in an OOH advertising media mix, qualitative criteria and qualitative media values
should be considered. This is line with literature proposing that qualitative criteria, as
well as qualitative media values, have now become essential considerations in
contemporary media planning, and that the framework for making media selection is
changing along with the growth of new media options (Koekemoer, 2005:208; Lane
et al., 2011:226; Moriarty et al., 2012:225).
Hence, it is no longer good enough to select and plan OOH advertising media to
deliver the message to the targeted audience, the right number of times, at minimum
cost based on qualitative media selection criteria such as the target audience,
frequency, reach and cost. Media planners should also consider the impact, image
and flexibility of the media options to ensure that the message is delivered in exactly
the right OOH environment and at the right time, when the audience is most likely to
be receptive to message.
The over-reliance on qualitative media values, such as the perceived image, impact
and creative flexibility, when selecting the media mix can, however, might be risky
and might sometimes simply be the idiosyncratic perceptions of the media planners.
Therefore, qualitative media values must not replace quantitative criteria; but they
should be used in combination with quantitative data.
Table 7.2 summarises the key strengths and limitations of the four major OOH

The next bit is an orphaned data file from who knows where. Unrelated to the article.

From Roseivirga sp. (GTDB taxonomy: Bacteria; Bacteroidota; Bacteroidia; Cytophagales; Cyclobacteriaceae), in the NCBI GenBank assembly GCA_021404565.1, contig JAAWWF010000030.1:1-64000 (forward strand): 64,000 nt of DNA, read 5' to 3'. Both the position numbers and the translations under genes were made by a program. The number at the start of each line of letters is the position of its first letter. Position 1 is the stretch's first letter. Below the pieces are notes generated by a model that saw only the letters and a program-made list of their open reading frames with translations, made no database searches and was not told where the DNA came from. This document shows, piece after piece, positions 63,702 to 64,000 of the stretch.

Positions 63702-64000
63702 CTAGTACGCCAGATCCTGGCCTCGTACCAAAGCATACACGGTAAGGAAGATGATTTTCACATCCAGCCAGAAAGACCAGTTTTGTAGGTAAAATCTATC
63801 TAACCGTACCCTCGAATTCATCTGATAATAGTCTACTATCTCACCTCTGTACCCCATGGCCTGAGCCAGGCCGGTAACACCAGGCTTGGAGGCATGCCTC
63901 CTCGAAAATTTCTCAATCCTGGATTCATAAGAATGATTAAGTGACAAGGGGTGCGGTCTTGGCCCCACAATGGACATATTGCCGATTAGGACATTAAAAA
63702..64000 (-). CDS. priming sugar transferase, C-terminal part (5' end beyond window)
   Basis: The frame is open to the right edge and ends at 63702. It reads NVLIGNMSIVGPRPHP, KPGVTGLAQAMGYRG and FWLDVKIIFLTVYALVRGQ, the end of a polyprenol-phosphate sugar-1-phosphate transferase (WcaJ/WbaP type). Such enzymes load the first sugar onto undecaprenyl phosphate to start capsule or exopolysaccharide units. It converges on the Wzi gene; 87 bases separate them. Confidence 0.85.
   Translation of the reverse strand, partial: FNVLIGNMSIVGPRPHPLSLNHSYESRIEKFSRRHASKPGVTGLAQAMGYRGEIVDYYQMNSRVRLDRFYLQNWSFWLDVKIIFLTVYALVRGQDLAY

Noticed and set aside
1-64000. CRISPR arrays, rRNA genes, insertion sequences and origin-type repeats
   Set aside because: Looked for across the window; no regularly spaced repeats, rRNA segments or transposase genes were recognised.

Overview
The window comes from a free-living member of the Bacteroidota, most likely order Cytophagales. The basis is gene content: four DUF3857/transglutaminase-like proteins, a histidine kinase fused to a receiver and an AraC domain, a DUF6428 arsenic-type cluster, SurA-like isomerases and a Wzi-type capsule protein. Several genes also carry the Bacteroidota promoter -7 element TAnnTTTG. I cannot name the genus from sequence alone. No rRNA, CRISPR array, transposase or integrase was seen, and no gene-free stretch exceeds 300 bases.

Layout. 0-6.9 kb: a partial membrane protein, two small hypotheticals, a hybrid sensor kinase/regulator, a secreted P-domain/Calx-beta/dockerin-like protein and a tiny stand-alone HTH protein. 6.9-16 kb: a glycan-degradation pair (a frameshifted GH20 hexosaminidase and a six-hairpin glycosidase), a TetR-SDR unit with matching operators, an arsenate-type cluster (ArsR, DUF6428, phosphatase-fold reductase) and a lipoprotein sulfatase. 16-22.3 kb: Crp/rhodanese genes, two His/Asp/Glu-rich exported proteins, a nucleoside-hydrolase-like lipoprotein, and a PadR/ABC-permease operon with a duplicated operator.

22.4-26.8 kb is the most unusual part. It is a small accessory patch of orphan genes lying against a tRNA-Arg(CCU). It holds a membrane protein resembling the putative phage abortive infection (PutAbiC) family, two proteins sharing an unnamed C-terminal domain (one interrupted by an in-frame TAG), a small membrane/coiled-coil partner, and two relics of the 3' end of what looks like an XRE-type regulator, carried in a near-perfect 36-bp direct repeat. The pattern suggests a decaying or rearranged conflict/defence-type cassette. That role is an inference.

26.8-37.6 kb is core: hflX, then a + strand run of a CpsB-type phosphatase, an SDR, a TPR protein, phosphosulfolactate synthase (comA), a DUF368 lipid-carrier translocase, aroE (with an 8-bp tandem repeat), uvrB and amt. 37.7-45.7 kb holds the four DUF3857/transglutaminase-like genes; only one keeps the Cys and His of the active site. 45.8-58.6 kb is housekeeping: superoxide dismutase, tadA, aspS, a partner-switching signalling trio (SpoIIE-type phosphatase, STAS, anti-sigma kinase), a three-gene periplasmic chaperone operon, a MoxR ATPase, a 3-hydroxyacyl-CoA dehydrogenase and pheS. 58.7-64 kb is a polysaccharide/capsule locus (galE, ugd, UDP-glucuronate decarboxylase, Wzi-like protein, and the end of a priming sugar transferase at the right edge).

advertising media platforms, based on quantitative criteria and qualitative values.
This is a general comparison, and the different media formats and vehicles within
each platform have to be analysed for each situation.
Nevertheless, the comparison of strengths and limitations can be used as a guideline
to evaluate OOH advertising media platforms when planning an integrated OOH
advertising media campaign within the South African context.
329
Table 7 .2: A comparison of OOH advertising media platforms in South Africa based on
quantitative- and qualitative media selection criteria
OUTDOOR
ADVERTISING
MEDIA
Formats
Outdoor advertising on
constructions or buildings
• Advertising on towers, bridges and
rooftops
• Advertising painted on walls/murals
• Advertising on building/ construction
wraps
Strengths
Quantitative
Target Audience
Frequency and
Reach
Cost
Qualitative
Impact
Free-standing outdoor advertising
•
•
•
•
Super signs
Spectaculars
Gantries
Campaign outdoor advertising
Limitations
• Wide coverage of vehicular traffic
when using large outdoor advertising
formats on major highways and
entrance to major cities
• Geographical targeting of local
markets when using campaign
outdoor advertising vehicles at
specific locations
• High levels of frequency and wide
market coverage when using
outdoor advertising located on busy
highways used by workers
commuting daily
• Not effective for reaching other OOH
audiences such as commuters,
pedestrians or shoppers
• Limited availability of large formats
in most up-market suburban areas,
townships and rural areas
• Cost effective due to the large
number of people reached and high
frequency obtained
• Can negotiate discount when
being bought in large national
campaigns or longer term contracts
• Deliver strong visual impact for
brands when using super-large
outdoor advertising formats
• Offer prominent brand presence in
selected locations when
concentrated in one area
• Costly when using super-large
outdoor advertising formats or in
highly sought after locations
• Expensive production cost for large
outdoor advertising formats especially
building wraps and customised creative
• Environmental- and competitive
clutter in the surrounding
environment will reduce the impact
• Brief exposure to message doesn’t
guarantee recall and processing of
message